A Dutch development worker is seeking to revolutionize Kenya’s motorcycle taxi market with Twende. It’s the latest implementation of Blockchain technology for the African nation. Also read: Bitcoin Helps Kenya as Tax Regulators Crack Down on Small Business
CEO: Enthusiasm for Kenyan Boda Boda Uber ‘is Big’
Pieter Buikema’s Twende app aims to coordinate vast numbers of drivers to deliver a revamped service to citizens which is easy to use and pay for — all hinging on blockchain.
“The enthusiasm for the Twende is big in Kenya, and people begin to use the app, which is a good sign for a start-up,” he said in an interview with Dutch publication Oneworld.nl.
The Twende concept essentially brings the Uber element to “boda bodas” (motorcycle taxis) beginning in the capital Nairobi. Through the app, users can hail vetted drivers to increase safety and reliability. Then for the other party, distance-based incentives create willingness to drive more and gain good customer ratings.
Buikema notes that formalizing the trade provides much-needed job security for motorcycle owners and peace of mind for customers, given boda bodas’ poor safety record.
“Official jobs are scarce, but whoever for example has a moped is boda boda driver… These are all micro-entrepreneurs; self-employed,”
An additional source of interest in Twende from drivers could be coming from Uber’s decision to reduce fares in Kenya by 35%.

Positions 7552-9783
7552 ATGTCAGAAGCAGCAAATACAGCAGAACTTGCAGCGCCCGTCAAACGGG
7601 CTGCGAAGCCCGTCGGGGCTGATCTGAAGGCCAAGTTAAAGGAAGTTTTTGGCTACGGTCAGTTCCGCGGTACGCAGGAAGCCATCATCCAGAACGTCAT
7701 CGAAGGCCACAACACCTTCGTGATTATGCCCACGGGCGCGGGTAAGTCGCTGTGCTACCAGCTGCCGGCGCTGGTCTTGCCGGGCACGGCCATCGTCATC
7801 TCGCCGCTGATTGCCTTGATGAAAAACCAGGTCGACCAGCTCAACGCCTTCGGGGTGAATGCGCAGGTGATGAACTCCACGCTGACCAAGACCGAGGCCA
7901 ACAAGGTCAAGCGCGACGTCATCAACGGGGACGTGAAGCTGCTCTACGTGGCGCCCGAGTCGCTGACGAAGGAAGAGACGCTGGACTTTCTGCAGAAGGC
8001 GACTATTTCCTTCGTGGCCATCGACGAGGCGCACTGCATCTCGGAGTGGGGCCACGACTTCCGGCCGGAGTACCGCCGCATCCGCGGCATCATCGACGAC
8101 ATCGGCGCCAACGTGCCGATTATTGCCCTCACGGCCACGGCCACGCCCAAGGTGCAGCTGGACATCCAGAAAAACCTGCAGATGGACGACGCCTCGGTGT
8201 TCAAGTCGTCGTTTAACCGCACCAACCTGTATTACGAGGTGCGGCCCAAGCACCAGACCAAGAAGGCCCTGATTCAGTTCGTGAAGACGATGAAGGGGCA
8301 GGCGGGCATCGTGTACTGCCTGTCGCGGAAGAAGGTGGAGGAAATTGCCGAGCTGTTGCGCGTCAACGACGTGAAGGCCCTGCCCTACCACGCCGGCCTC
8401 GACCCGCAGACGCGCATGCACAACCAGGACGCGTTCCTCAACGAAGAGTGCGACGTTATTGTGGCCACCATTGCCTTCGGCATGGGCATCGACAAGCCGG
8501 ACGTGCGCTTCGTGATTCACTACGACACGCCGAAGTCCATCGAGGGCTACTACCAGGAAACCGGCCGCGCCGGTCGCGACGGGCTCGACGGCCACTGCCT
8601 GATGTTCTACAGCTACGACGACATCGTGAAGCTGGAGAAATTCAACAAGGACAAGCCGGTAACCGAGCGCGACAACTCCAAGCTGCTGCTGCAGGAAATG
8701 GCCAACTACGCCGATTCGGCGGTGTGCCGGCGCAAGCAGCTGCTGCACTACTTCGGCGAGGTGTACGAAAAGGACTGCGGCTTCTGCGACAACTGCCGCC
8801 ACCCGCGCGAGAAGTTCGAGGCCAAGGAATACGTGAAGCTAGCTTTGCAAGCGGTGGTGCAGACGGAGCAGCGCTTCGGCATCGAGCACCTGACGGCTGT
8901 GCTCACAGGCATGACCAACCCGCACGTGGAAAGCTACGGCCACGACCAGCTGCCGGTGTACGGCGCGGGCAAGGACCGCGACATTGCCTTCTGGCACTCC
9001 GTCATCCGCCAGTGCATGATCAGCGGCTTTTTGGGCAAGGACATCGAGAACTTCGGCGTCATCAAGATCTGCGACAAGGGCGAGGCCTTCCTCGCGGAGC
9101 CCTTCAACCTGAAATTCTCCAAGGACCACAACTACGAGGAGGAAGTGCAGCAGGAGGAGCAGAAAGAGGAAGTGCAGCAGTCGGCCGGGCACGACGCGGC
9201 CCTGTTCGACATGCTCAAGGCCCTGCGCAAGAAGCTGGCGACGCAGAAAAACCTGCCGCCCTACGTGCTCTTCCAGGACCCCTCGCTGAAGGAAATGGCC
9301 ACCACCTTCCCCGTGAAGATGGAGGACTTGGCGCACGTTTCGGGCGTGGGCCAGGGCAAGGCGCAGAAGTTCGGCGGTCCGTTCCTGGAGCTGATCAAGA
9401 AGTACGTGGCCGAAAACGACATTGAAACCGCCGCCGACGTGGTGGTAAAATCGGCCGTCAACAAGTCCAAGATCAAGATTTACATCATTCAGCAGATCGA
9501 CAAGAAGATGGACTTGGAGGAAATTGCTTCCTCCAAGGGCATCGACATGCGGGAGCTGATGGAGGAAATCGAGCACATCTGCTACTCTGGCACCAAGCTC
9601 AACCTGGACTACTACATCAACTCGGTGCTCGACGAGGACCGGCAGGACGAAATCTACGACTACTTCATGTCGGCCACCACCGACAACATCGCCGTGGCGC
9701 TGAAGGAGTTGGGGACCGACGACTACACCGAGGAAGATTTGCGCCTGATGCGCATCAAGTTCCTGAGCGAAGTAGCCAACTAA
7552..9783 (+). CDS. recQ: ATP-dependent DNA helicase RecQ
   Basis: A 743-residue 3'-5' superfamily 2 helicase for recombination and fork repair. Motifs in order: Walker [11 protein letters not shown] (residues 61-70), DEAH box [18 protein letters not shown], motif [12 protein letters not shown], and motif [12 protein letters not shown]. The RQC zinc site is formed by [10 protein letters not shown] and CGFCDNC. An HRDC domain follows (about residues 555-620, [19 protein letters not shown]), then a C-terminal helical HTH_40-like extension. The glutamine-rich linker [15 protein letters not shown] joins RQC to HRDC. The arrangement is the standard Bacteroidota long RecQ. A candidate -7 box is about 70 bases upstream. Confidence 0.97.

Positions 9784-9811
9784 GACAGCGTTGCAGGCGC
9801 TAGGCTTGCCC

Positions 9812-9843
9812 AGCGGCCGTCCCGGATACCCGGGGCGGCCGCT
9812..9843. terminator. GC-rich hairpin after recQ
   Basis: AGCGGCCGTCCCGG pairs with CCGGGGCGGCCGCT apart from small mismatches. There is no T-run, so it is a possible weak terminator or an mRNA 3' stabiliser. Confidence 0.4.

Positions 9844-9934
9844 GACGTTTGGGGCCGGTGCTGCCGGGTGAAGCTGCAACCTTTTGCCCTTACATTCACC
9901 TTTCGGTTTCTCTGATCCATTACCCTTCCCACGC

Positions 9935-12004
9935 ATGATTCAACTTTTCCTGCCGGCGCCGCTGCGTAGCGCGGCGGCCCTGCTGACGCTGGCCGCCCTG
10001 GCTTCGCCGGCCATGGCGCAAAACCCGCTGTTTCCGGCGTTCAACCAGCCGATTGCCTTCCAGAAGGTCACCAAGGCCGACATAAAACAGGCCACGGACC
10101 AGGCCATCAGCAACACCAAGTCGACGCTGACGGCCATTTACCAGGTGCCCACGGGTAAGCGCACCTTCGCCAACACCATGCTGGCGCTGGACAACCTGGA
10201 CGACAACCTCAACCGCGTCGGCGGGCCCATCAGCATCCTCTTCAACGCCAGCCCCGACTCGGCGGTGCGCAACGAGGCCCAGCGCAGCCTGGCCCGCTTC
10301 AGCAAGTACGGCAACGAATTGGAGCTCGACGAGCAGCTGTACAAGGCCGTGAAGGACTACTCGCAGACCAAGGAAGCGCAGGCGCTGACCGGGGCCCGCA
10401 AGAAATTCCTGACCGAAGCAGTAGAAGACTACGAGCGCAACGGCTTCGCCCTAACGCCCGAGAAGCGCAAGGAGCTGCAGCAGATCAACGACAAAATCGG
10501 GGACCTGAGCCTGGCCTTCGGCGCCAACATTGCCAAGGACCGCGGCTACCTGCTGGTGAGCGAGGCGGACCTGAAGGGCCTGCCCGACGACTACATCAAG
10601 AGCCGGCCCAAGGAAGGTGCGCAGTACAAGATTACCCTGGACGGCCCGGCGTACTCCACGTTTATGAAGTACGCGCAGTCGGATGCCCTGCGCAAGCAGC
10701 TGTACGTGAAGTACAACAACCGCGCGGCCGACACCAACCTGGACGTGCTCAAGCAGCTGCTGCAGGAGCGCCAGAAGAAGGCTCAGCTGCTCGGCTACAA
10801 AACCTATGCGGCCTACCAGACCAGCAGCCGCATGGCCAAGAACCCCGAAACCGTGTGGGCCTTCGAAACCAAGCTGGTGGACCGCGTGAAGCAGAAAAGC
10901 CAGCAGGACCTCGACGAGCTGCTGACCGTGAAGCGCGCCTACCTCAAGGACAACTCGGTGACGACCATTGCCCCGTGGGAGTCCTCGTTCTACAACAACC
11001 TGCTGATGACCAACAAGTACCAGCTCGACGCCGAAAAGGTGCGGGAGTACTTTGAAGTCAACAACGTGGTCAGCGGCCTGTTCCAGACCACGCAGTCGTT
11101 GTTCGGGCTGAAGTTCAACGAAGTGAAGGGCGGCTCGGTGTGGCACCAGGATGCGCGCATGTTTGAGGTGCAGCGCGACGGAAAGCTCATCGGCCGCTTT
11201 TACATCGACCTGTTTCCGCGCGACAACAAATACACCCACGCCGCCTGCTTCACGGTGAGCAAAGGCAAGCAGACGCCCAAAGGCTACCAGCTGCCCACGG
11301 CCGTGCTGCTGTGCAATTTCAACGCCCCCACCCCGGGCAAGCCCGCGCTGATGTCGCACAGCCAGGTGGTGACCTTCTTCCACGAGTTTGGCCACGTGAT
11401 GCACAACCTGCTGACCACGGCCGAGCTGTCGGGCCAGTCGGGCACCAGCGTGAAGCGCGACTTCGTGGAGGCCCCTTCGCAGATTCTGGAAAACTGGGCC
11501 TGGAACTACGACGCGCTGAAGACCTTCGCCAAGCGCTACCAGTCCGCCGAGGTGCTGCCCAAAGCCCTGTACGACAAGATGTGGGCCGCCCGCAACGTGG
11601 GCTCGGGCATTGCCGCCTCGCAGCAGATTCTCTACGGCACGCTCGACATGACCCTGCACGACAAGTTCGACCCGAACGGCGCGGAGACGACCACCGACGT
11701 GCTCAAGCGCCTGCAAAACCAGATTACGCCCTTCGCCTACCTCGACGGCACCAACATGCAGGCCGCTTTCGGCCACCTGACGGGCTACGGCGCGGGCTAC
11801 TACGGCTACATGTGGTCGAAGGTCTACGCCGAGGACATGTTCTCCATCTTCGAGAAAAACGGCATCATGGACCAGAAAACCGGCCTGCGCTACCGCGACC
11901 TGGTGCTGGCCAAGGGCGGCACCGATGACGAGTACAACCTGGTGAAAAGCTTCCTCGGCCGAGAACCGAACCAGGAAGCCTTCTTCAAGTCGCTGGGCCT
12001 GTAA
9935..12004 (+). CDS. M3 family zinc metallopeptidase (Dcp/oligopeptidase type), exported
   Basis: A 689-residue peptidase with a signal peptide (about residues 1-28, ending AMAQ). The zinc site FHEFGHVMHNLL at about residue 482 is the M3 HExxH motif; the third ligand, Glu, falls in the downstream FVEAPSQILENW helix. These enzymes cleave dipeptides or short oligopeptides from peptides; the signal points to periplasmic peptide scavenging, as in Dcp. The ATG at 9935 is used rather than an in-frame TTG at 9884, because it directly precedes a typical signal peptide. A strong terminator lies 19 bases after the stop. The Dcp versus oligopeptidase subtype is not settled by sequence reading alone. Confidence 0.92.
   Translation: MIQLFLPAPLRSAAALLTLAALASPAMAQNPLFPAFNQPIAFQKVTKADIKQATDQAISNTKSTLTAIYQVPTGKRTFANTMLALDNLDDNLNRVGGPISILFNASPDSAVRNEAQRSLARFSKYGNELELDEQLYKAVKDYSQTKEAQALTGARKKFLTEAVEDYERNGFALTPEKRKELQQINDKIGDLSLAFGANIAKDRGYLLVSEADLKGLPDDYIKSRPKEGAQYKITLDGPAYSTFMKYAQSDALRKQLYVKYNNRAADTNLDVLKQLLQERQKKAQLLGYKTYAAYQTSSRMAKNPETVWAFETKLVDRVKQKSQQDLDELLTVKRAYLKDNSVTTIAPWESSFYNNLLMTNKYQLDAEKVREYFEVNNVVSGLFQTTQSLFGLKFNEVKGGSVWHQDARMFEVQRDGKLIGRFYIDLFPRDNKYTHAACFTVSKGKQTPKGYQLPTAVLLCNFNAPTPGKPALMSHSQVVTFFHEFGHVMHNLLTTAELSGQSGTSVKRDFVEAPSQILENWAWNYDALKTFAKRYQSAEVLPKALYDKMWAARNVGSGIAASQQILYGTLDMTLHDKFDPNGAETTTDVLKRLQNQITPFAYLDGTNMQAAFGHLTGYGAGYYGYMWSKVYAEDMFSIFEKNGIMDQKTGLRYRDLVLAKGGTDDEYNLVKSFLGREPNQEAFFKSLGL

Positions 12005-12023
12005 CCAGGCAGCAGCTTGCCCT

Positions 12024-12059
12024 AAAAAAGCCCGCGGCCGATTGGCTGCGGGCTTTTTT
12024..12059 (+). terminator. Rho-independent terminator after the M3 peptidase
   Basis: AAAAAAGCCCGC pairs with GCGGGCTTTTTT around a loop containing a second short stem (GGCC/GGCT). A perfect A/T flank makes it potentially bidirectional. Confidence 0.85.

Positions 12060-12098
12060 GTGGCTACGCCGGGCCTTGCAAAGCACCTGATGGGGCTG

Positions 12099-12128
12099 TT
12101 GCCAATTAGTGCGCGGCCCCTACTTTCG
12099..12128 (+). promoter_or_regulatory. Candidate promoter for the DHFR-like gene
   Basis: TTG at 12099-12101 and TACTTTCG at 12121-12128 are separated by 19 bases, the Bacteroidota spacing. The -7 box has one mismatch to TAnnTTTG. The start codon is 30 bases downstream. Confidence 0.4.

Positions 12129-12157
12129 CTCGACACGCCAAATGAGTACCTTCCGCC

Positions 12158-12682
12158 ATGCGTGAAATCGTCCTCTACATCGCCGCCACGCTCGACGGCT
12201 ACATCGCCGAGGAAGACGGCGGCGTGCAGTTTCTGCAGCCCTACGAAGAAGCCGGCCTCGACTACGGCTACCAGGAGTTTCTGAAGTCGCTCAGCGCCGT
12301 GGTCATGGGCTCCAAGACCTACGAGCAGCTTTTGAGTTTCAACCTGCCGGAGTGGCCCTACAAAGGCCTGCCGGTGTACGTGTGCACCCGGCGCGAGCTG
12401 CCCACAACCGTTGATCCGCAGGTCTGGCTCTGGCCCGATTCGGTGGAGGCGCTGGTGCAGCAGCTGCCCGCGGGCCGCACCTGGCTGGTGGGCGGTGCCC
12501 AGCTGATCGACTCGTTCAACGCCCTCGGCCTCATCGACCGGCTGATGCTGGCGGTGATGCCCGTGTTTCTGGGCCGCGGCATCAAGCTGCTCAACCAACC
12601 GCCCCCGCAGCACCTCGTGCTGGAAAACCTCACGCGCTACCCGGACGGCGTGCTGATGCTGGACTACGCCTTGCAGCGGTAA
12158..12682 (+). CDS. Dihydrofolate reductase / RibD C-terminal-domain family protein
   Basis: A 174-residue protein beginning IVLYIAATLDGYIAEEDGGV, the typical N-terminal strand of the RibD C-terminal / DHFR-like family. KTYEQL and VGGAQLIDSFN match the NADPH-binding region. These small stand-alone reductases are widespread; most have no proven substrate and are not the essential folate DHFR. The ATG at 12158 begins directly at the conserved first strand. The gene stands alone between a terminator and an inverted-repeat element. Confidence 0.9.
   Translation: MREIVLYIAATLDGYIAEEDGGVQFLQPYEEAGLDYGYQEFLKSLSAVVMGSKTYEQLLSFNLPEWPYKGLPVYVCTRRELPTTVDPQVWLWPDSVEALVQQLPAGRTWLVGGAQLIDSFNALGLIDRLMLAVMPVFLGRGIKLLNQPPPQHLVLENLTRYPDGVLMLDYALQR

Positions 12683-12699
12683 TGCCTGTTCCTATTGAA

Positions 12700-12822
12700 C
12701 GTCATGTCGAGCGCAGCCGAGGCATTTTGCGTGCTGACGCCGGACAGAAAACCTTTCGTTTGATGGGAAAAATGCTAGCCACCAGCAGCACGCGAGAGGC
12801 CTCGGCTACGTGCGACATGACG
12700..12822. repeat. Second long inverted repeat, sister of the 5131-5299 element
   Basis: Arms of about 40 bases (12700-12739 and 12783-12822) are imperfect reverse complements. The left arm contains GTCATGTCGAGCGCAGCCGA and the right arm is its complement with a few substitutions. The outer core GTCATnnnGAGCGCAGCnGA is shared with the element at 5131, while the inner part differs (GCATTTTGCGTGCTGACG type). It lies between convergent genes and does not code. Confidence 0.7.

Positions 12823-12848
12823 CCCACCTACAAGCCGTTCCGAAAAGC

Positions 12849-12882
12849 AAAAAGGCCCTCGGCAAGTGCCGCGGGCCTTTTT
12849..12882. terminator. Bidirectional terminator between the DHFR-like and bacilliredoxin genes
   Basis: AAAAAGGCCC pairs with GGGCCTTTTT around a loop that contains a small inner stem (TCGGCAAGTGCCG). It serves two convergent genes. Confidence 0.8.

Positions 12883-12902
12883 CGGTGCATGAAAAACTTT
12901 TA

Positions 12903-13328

“We want a good relationship with the drivers. Because they get more work through us, they should be able to increase their income by a quarter.”
Prioritizing Cashless, Cardless Payment
The Twende mobile app Blockchain’s role in Buikema’s plan revolves around organization. Should the concept take off, thousands of drivers will need to be coordinated and incomes fairly distributed. This is in an economy where bank account penetration for such micro-entrepreneurs is extremely limited.
“Blockchain technology can make it possible,” he continued. “That’s what Bitcoin’s based on. What matters is that is no central point is greater; rather, users keep each other in check. In the long term, this can build a system where everyone is micro-shareholder.”
The app currently offers a 5% discount for fares paid with Kenya’s ubiquitous mobile money wallets. In this sector, Bitcoin is already active, with services such as BitPesalooking to get citizens paying for goods and services at home and abroad using their mobile wallets and Bitcoin.
“We’ve got some one-off grants, and last year we won a prize at Cordaid’s social adventure challenge, where we finished second,” Buikema added.
Twende’s future plans are ambitious, with expansion to neighboring countries on the cards. In the short term, the app is looking to include 400 drivers by the end of 2017.
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Images via Twende
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